OnDiem wants temporary staffing solutions to be as easy as ordering an Uber while offering workers a chance to live a gig economy lifestyle.

By Steven Martinez

Most millennials will tell you, the days of working at one place for a whole career and living through retirement with a pension are long gone. In its place is an employment outlook of short stints and side gigs as they try to maximize earning potential in an ever-shifting economic landscape.

For better or worse, we live in a gig economy and whether it’s hailing an Uber ride from the airport, ordering takeout through Grubhub, or streaming your favorite video game on Twitch, on demand is the name of the game.

Temp workers are nothing new, but in the healthcare industry, a short-term hire can be difficult. Government regulations can prevent clinicians from hiring someone for a few days on a 1099. What’s more, the process for bringing in a temp employee can be complicated for a private practice without a dedicated human resources department. All of which can put doctors in a bind. What if a valued staff member is out on medical leave? What if current staff is overstretched but it doesn’t make financial sense to hire someone new?

But what if there was a way for practice owners to plug staff gaps with the same ease as booking an Airbnb? Well, that’s what Joe Fogg, chief executive officer of OnDiem, thinks his platform can offer dental professionals.

OnDiem is an on-demand staffing platform that connects practices to available qualified workers, from clinical assistants to office staff. The company offers a marketplace of temporary staff in locations across the country so that when practices need someone quickly, they are never more than a job posting away from filling a gap.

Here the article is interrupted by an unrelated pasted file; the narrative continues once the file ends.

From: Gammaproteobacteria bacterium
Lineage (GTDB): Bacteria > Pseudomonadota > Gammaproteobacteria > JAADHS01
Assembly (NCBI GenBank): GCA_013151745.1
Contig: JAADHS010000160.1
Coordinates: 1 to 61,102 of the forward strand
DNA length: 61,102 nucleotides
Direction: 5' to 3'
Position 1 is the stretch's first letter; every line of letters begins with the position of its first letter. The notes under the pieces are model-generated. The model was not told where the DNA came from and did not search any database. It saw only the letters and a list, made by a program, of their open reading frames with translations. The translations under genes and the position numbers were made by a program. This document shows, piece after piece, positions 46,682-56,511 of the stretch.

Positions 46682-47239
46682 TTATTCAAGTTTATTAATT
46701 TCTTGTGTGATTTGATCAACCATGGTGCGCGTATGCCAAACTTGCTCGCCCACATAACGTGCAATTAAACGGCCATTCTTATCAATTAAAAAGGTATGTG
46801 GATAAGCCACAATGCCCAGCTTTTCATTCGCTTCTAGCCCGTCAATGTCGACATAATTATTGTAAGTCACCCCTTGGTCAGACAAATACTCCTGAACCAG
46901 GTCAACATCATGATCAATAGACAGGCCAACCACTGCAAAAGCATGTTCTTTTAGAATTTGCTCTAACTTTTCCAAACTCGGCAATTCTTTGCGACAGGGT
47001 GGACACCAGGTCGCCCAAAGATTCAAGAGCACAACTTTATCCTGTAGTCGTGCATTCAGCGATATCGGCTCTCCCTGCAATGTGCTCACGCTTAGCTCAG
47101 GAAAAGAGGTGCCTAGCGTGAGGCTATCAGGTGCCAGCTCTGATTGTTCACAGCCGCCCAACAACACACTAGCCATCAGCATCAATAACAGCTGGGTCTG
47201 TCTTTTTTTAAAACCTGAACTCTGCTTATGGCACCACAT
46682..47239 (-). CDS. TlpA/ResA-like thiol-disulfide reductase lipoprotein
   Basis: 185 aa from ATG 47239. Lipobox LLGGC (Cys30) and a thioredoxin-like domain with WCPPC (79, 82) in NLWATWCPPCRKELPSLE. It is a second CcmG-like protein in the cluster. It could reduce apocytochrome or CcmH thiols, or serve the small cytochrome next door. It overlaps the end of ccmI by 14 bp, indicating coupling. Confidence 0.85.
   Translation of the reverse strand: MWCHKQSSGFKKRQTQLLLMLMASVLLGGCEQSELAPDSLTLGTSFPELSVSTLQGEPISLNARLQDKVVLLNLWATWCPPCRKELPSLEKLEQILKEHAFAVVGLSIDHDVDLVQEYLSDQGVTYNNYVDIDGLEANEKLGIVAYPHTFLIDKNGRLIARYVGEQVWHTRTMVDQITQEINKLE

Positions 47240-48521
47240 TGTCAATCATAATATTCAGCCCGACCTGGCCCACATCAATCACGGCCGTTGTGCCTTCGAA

“OnDiem stands for three things: on demand, per diem, and carpe diem,” says Fogg. “Everything’s on demand in this day and age between Netflix, Amazon Prime, Uber, etc, and in the healthcare industry when you work a temporary shift it’s called a per diem. Lastly, this generation right now is more about life balance than the American dream of buying a house, so they’re more of a carpe diem mindset.”

Underpinning its platform is a kind of workaround for the difficulties that practices have in hiring temp workers. Temp staff in the OnDiem marketplace are treated as employees of OnDiem, meaning that rather than practices needing to file necessary paperwork to bring someone on, OnDiem has already onboarded them and handles the necessary payroll paperwork. That’s why Fogg is quick to point out that he doesn’t see OnDiem as a staffing company, but rather like an outsourced fintech HR department for temporary workers.

This workaround is also what allows OnDiem to be truly on demand. For practices, when they post a temporary job on the platform, OnDiem will automatically calculate those extra fees based on the state rules in their area.

“We handle everything from the payroll to the taxes,” says Fogg. “They can do one of two things now. They can just continually schedule that person over and over through OnDiem to let them work in the office. Or they can also say, ‘Hey Brittany, you’re great. Our team likes you. You’re strong clinically. We’d love to hire you to be a permanent employee.’”

If a practice decides that they like a temp clinical assistant they have scheduled multiple times, then OnDiem will allow them to hire that person permanently without any fees, if that practice is on a premium tier account. On the standard tier, the temp-to-hire fee is $1,000. The premium tier also affords practices other benefits, like lower service fees (20% vs 40%), 30-day invoicing, and four free permanent job postings a month. Temporary job postings are included in either tier.